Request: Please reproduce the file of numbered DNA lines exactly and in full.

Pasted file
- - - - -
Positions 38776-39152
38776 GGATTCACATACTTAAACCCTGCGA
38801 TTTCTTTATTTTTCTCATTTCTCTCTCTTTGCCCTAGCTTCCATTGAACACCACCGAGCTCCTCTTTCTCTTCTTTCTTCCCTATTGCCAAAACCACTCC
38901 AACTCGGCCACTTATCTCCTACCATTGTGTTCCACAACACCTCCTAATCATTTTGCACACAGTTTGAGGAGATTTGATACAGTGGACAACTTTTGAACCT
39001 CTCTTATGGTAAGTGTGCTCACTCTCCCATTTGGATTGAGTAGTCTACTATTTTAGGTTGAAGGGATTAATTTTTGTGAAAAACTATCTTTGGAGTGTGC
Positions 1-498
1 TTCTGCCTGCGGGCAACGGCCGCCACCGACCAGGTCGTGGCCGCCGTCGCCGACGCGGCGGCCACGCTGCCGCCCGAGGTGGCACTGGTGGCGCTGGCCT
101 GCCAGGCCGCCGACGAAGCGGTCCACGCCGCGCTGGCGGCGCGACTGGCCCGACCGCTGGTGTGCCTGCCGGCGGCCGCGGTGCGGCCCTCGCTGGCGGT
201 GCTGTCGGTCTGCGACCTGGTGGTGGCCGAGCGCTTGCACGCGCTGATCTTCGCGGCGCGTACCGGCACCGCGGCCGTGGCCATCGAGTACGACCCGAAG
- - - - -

Positions 38776-39152
38776 GGATTCACATACTTAAACCCTGCGA
38801 TTTCTTTATTTTTCTCATTTCTCTCTCTTTGCCCTAGCTTCCATTGAACACCACCGAGCTCCTCTTTCTCTTCTTTCTTCCCTATTGCCAAAACCACTCC
38901 AACTCGGCCACTTATCTCCTACCATTGTGTTCCACAACACCTCCTAATCATTTTGCACACAGTTTGAGGAGATTTGATACAGTGGACAACTTTTGAACCT
39001 CTCTTATGGTAAGTGTGCTCACTCTCCCATTTGGATTGAGTAGTCTACTATTTTAGGTTGAAGGGATTAATTTTTGTGAAAAACTATCTTTGGAGTGTGC
Positions 1-498
1 TTCTGCCTGCGGGCAACGGCCGCCACCGACCAGGTCGTGGCCGCCGTCGCCGACGCGGCGGCCACGCTGCCGCCCGAGGTGGCACTGGTGGCGCTGGCCT
101 GCCAGGCCGCCGACGAAGCGGTCCACGCCGCGCTGGCGGCGCGACTGGCCCGACCGCTGGTGTGCCTGCCGGCGGCCGCGGTGCGGCCCTCGCTGGCGGT
201 GCTGTCGGTCTGCGACCTGGTGGTGGCCGAGCGCTTGCACGCGCTGATCTTCGCGGCGCGTACCGGCACCGCGGCCGTGGCCATCGAGTACGACCCGAAG